Three games into the 2013 season, the Tampa Bay Buccaneers decided to bench veteran QB Josh Freeman. Former head coach Greg Schiano decided to plug in rookie QB Mike Glennon. This move created a lot of drama surrounding the Buccaneers as the team tried to trade the former first-round selection but eventually released him. Shortly after being released, Freeman was signed to a $2 million dollar single season contract with the Minnesota Vikings, a team desperate to find answers at the quarterback position. He started one game for Minnesota. One has to wonder if Josh Freeman’s NFL career is now over.
Freeman has had 60 career NFL starts, generally enough of a sample size to determine whether a player gets it or not. Freeman doesn’t seem to get it. Schiano drew a lot of fire from talking heads for benching and then ultimately releasing Freeman. I thought some pundits’ heads would explode on ESPN. Warren Sapp on NFL Network was beside himself. It looks as if Schiano made the correct decision.
In the weeks surrounding Freeman’s benching, reports leaked that he was late to many team events and meetings. It was reported that he didn’t show up for the team picture. Now, USA Today is reporting this morning that the same pattern of behavior happened in Minnesota.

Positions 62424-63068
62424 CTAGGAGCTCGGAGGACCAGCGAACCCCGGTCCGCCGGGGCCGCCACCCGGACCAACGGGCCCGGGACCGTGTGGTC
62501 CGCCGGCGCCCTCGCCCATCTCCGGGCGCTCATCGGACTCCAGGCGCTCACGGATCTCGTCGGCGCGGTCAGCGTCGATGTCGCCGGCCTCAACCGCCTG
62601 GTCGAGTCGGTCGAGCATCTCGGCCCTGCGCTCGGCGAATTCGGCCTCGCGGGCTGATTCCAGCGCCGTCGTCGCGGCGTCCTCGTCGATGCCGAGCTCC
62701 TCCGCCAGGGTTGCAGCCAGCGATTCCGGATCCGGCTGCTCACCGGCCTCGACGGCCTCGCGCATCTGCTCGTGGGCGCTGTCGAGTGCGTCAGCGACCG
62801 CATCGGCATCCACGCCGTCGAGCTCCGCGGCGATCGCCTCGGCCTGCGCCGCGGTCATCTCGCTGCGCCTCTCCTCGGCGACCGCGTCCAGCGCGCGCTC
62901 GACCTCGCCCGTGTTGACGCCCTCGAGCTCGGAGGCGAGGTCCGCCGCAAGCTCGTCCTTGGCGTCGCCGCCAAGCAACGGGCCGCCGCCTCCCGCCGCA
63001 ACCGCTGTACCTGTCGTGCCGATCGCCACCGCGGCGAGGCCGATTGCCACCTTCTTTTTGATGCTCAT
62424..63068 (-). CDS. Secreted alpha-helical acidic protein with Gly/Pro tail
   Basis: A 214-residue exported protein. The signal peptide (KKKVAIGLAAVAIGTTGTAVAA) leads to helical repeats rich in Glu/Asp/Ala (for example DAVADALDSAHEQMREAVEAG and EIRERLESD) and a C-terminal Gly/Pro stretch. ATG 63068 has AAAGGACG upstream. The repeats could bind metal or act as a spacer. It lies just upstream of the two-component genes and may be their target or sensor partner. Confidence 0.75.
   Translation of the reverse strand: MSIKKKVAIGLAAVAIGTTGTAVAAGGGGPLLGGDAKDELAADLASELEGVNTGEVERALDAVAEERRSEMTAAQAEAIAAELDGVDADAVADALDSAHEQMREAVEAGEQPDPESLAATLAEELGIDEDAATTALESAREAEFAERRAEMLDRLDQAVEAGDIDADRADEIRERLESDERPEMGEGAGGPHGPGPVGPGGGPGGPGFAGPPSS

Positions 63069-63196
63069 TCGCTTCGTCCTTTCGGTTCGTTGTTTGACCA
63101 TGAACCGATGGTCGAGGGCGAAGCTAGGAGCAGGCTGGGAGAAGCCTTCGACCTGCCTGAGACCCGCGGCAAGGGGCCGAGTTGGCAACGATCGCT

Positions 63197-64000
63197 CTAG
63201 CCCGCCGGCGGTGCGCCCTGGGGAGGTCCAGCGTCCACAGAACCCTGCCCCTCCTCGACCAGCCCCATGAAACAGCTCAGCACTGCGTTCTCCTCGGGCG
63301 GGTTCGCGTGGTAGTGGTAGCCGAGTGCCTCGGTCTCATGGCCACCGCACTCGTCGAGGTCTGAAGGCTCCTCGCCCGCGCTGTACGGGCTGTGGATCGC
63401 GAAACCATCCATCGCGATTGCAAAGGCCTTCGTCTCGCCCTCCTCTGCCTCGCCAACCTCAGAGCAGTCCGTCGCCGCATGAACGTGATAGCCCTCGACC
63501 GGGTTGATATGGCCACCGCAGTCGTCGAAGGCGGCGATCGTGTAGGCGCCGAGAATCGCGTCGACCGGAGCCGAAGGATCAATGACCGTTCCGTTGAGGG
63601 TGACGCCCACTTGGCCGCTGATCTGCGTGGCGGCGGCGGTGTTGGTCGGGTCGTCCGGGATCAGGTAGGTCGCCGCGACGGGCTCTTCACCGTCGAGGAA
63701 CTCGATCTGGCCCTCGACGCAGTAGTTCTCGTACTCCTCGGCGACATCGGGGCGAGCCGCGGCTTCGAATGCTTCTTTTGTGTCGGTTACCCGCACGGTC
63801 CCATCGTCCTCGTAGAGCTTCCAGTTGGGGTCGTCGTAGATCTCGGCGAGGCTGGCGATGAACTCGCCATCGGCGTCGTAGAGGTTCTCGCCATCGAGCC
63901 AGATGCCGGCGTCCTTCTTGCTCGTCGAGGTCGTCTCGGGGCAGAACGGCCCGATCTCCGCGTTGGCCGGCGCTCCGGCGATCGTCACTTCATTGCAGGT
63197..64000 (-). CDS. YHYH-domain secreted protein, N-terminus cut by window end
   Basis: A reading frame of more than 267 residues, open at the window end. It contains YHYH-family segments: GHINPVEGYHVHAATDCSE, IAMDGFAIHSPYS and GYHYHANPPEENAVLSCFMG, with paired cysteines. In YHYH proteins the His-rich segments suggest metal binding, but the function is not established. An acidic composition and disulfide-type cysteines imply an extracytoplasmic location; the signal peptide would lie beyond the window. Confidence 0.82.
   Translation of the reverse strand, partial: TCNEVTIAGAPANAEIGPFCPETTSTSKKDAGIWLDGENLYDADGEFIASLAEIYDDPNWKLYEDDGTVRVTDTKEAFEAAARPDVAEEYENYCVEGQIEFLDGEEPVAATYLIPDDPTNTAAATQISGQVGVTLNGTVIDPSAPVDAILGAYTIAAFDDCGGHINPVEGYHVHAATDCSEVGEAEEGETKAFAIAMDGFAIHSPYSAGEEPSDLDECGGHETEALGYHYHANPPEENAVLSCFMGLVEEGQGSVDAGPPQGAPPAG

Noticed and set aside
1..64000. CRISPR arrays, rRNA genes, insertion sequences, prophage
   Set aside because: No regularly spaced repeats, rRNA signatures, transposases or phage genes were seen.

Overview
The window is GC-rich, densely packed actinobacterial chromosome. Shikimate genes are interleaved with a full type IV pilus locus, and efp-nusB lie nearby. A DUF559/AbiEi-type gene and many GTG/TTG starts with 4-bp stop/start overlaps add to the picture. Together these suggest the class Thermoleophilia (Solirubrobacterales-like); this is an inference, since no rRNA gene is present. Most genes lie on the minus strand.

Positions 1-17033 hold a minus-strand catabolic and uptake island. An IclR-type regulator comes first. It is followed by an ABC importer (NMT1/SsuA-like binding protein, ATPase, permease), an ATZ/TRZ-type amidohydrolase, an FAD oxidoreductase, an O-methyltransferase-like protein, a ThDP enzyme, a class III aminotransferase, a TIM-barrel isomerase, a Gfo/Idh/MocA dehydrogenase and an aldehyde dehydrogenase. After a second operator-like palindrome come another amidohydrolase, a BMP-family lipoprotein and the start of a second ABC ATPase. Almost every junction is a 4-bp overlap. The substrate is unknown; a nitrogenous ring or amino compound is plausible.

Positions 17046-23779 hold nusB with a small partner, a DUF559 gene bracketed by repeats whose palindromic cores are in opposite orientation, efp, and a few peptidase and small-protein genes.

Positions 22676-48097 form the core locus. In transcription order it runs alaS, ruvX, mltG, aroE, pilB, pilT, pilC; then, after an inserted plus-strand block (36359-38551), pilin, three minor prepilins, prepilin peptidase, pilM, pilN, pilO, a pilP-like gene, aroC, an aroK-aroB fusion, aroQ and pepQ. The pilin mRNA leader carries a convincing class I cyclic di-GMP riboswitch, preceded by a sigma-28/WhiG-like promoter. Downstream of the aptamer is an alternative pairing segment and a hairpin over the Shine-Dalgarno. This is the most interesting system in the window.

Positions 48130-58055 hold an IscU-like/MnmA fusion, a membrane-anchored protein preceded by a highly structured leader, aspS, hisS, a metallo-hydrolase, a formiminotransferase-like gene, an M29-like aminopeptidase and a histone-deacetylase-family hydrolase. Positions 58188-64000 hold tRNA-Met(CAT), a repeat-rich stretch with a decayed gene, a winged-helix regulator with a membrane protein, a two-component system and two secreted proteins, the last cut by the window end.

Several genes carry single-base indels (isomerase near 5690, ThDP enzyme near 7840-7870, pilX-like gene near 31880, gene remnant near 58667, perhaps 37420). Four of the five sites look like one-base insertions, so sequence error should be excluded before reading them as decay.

USA Today reports, “Four people with knowledge of the situation told USA TODAY Sports that Freeman was late for numerous meetings in his roughly three months with the Vikings. A third player said Freeman often was among the last players to the facility.”
Freeman was maddeningly inconsistent. He had his flashes of spectacular plays and then would follow those plays up with horrible reads followed by turnovers in bunches. He posted a solid 2010 season with 25 touchdowns and only six interceptions but recorded 27 turnovers in 2011, the season Raheem Morris was fired as the Buccaneers head coach. Freeman threw for a franchise record 4,065 yards in 2012 but still turned the ball over 25 times.
While with the Buccaneers, Freeman often appeared to be disconnected from the game. He would sulk off the field after throwing an interception. He showed very little as far as fiery leadership skills in the huddle. He looked as if he simply showed up on Sundays to throw the football, because that was what he was paid to do. He resembled an unhappy employee going to a job he hated.
Ironically, after Morris was fired while he was the starting quarterback, both teams that Freeman played for this season, saw their head coaches fired as well.
The NFL is a quarterback driven league. Any team could have claimed Freeman on waivers, but he cleared right through. He is now a free agent in 2014 and it will be interesting to see if he gets any looks from other clubs. His days as a starting quarterback are probably over. Because of his record of starting 60 games, a few teams might work him out as a backup, but the big paydays are over, and maybe his career.